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STS-106: Making the station a home in space

Following the Russian Zvezda service module's long-awaited launch to serve as the station's living quarters, Atlantis pays a visit in September 2000 to prepare the complex for arrival of the first resident crew.

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STS-101: ISS service call

An impromptu maintenance mission to the new space station was flown by Atlantis in May 2000. The astronauts narrate their mission highlights.

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STS-96: First ISS docking

The first shuttle mission to dock with the fledgling International Space Station came in May 1999 when Discovery linked up with the two-module orbiting outpost. The STS-96 crew tells story of the mission.

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STS-88: Building the ISS

Construction of the International Space Station commenced with Russia's Zarya module launching aboard a Proton rocket and shuttle Endeavour bringing up the American Unity connecting hub. STS-88 crew narrates highlights from the historic first steps in building the outpost.

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Delta 4-Heavy launch

The first operational Delta 4-Heavy rocket launches the final Defense Support Program missile warning satellite for the Air Force.

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Covert satellite for Israel launched by Indian rocket

Posted: January 21, 2008

The PSLV rocket fires up. Credit: ISRO
An Israeli spy satellite designed to scout enemy military activity in the face of darkness and poor weather was successfully launched aboard an Indian rocket Monday during a mission shrouded in a veil of secrecy.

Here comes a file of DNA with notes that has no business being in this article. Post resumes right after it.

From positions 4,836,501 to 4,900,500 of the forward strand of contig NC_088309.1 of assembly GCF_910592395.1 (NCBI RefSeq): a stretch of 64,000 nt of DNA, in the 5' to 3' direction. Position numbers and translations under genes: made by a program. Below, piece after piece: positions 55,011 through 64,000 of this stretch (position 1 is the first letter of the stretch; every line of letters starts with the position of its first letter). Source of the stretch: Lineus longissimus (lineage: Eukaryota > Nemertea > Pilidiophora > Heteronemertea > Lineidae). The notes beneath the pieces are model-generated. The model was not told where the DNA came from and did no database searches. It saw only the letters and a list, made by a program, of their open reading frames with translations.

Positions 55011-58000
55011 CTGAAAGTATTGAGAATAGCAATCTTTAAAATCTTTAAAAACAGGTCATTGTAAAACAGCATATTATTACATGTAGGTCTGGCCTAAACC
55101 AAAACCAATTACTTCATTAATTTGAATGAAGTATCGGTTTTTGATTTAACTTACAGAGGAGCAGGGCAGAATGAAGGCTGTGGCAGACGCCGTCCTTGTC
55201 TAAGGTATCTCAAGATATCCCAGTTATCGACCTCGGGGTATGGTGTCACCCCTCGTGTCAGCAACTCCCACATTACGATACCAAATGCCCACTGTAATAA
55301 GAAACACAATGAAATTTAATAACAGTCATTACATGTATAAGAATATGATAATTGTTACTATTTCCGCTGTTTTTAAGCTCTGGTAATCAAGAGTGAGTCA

The covert payload, wrapped inside the nose of India's Polar Satellite Launch Vehicle, lifted off at 0345 GMT Monday (10:45 p.m. EST Sunday) from the Satish Dhawan Space Center on Sriharikota Island off India's east coast, Indian news reports said.

The 146-foot-tall rocket's four stages propelled the booster into orbit, and the TECSAR satellite was cast free of the PSLV's upper stage as planned about 20 minutes after liftoff. Officials declared the mission a complete success, achieving an elliptical orbit with a high point of 360 miles, a low point of 280 miles and inclination of 41 degrees to the equator.

Israeli and Indian government agencies made no official announcement of an imminent launch prior to Monday's mission.

A report last month indicated the flight was postponed several months due to concerns voiced by U.S. political leaders, but Indian officials immediately quashed those claims, blaming the delays on technical glitches.

TECSAR is fitted with a large dish-like antenna to transmit and receive radar signals that can penetrate darkness and thick clouds. Built by Israel Aerospace Industries, the roughly 700-pound satellite is the first such spacecraft for the Israeli government.

Space-based radar payloads allow intelligence analysts access to fresh imagery 24 hours a day, no matter the weather conditions.

Also called Polaris, the satellite joins a fleet of Israeli optical reconnaissance satellites that can resolve ground objects as small as two feet. TechSAR's X-band radar system is believed to have a maximum resolution below four inches, according a report in the Jerusalem Post.

Previous Israeli news reports said the new satellite will help keep tabs on military activity inside Iran and Syria.